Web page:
Cold acclimation-associated changes in brown adipose tissue do not necessarily indicate an increase of nonshivering thermogenesis in C57BL/6J mice

Mark I. Talan, Sergey A. Kirov, Lori A. Clow, Nadejda A. Kosheleva

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We have reported previously that a cold acclimation procedure (3-hr partial restraint at 6°C, repeated 3 times at 2-week intervals) usually improves the cold tolerance of adult C57BL/6J mice. Those mice that did not improve their cold tolerance had lower cold-induced sympathetic nervous outflow to the interscapular brown adipose tissue (IBAT), suggesting a failure in the mechanisms of nonshivering thermogenesis. To understand the origin of this failure, this study was intended to measure nonshivering thermogenesis in mice that did not improve their cold tolerance after the cold acclimation procedure. After being subjected 3 times to a partial restraint at 6°C, mice were anesthetized with urethane, immobilized with vecuronium bromide, and placed on artificial ventilation. The VO2 and VCO2 in expired air were measured and metabolic heat production (MHP) was calculated while body temperature was artificially lowered to 7.5°C below control level. In a separate group of mice, the total amount and concentration of mitochondrial uncoupling protein, thermogenin (UCP), in IBAT was measured immediately after completion of the cold-acclimation procedure. The concentration and the amount of UCP in the mitochondria of IBAT was significantly higher in all mice that had been presented to the cold acclimation procedure, regardless of its outcome, than in mice that had never been exposed to an environment below room temperature (NAIVE). MHP increased significantly during body cooling in all mice. However, MHP before and during cold stimulation in mice that did not improve their cold tolerance as a result of the cold-acclimation procedure was significantly lower than the MHP of animals in which cold tolerance was improved, and was not different from MHP of the NAIVE group. Therefore, in mice in which cold tolerance did not improve after repeated cord exposure, the anatomical and biochemical changes in brown adipose tissue typical of cold acclimation were not associated with a cold-induced increase in MHP. We infer that the expression of UCP in brown adipose tissue is a necessary, but not sufficient, attribute of cold acclimation. Cold acclimation, measured as increased cold tolerance, occurs only if synthesis of UCP in BAT is associated with an increased cold-induced response of the sympathetic nervous system.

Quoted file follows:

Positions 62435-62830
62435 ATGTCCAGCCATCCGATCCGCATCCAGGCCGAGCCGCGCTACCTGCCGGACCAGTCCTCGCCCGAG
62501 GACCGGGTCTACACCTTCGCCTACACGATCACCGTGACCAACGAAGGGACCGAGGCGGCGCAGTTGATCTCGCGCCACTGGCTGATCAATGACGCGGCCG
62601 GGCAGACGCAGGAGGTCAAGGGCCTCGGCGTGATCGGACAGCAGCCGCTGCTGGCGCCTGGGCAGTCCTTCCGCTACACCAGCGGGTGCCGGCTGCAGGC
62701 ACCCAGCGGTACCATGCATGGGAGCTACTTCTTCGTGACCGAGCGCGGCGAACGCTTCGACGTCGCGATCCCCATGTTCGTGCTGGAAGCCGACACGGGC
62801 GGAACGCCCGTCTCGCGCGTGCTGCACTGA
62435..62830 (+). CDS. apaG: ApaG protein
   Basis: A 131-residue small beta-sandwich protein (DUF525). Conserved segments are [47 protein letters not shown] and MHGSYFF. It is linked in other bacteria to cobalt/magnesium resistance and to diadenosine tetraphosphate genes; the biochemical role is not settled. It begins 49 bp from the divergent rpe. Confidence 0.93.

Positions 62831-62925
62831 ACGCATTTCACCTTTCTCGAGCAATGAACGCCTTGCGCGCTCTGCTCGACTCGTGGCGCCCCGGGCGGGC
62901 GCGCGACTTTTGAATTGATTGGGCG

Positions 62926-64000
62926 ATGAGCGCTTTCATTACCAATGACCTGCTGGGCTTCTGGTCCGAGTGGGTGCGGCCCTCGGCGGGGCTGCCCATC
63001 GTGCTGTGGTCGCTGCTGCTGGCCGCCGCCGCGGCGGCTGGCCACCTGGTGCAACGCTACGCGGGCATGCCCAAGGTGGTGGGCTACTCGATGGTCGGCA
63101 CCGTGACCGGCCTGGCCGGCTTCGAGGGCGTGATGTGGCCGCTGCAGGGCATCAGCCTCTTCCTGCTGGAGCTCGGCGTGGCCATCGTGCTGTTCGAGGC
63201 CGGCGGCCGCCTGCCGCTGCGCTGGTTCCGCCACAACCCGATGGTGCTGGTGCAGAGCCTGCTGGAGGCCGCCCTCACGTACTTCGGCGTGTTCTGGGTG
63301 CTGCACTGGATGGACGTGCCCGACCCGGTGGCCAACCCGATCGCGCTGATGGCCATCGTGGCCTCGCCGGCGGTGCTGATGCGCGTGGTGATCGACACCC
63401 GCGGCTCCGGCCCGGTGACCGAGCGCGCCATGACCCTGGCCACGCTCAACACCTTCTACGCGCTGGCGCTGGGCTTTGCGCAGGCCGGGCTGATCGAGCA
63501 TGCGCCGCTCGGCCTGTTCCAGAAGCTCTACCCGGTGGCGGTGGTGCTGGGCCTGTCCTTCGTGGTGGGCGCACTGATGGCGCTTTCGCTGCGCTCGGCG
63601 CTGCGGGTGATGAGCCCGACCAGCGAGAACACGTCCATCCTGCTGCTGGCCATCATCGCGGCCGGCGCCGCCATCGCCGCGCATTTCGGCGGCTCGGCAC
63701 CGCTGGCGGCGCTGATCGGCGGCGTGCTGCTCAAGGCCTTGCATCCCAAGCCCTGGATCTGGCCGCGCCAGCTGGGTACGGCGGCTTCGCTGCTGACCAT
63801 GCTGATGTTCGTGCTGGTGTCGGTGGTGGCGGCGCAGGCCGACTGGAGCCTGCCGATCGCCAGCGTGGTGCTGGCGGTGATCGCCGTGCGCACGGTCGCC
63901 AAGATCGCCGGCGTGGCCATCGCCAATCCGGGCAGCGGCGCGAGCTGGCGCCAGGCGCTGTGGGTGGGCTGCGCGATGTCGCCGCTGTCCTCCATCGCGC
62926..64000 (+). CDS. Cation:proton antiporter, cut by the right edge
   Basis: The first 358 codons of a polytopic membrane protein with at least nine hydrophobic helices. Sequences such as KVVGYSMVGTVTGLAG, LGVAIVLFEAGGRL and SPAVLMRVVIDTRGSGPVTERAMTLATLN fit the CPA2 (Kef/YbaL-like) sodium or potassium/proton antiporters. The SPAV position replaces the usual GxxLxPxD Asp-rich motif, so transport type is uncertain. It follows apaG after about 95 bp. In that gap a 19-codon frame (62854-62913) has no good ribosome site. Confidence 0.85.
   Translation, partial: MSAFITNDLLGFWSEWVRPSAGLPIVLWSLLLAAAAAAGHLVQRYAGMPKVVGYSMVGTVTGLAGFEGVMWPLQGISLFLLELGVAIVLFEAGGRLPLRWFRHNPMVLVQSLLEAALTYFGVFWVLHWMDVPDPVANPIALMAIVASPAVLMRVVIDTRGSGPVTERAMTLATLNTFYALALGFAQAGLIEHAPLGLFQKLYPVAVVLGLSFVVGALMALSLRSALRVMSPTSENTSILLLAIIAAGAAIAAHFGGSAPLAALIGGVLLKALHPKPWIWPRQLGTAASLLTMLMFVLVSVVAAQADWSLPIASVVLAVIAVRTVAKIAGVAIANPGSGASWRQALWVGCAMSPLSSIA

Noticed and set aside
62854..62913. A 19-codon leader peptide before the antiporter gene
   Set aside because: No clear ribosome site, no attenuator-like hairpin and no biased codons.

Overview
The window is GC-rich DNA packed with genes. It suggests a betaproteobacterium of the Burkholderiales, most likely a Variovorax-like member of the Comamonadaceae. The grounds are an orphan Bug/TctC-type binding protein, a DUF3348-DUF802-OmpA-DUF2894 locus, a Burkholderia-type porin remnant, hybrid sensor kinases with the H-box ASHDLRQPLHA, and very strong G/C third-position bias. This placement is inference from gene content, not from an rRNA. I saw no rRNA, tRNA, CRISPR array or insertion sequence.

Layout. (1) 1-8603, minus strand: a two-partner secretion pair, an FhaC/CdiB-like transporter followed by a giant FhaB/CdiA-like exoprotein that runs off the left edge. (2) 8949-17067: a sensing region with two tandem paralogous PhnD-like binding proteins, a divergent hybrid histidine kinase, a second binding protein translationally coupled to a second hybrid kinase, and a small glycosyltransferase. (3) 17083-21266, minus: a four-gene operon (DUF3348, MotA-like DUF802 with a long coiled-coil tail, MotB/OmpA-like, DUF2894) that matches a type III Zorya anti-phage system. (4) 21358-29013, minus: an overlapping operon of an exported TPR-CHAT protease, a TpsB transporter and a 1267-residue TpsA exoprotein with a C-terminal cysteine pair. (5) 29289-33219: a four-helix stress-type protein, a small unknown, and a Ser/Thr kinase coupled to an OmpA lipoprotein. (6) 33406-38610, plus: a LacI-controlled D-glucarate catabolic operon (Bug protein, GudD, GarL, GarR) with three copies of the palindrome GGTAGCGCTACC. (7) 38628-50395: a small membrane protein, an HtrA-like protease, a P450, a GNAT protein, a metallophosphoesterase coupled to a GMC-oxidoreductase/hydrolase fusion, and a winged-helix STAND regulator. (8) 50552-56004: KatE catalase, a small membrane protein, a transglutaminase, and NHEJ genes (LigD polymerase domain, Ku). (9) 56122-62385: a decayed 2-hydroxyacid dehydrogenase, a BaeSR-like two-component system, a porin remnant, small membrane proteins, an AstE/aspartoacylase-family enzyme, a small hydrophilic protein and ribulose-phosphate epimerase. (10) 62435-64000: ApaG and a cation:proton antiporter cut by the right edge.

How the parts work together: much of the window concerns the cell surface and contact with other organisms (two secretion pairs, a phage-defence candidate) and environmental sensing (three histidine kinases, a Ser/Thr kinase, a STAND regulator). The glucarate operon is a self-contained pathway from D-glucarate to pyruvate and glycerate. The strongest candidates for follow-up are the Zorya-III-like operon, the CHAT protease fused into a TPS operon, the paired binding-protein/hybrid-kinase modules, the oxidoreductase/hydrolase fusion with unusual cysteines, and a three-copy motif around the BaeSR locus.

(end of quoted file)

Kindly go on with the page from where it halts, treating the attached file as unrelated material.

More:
Original languageEnglish (US)
Pages (from-to)1285-1289
Number of pages5
JournalPhysiology and Behavior
Issue number5
StatePublished - Nov 1997



  • Adaptation
  • Body temperature
  • Brown adipose tissue
  • Cold tolerance
  • Heat production
  • Mitochondria
  • Rodents
  • Temperature regulation
  • Thermogenin
  • Uncoupling protein

ASJC Scopus subject areas

  • Experimental and Cognitive Psychology
  • Behavioral Neuroscience

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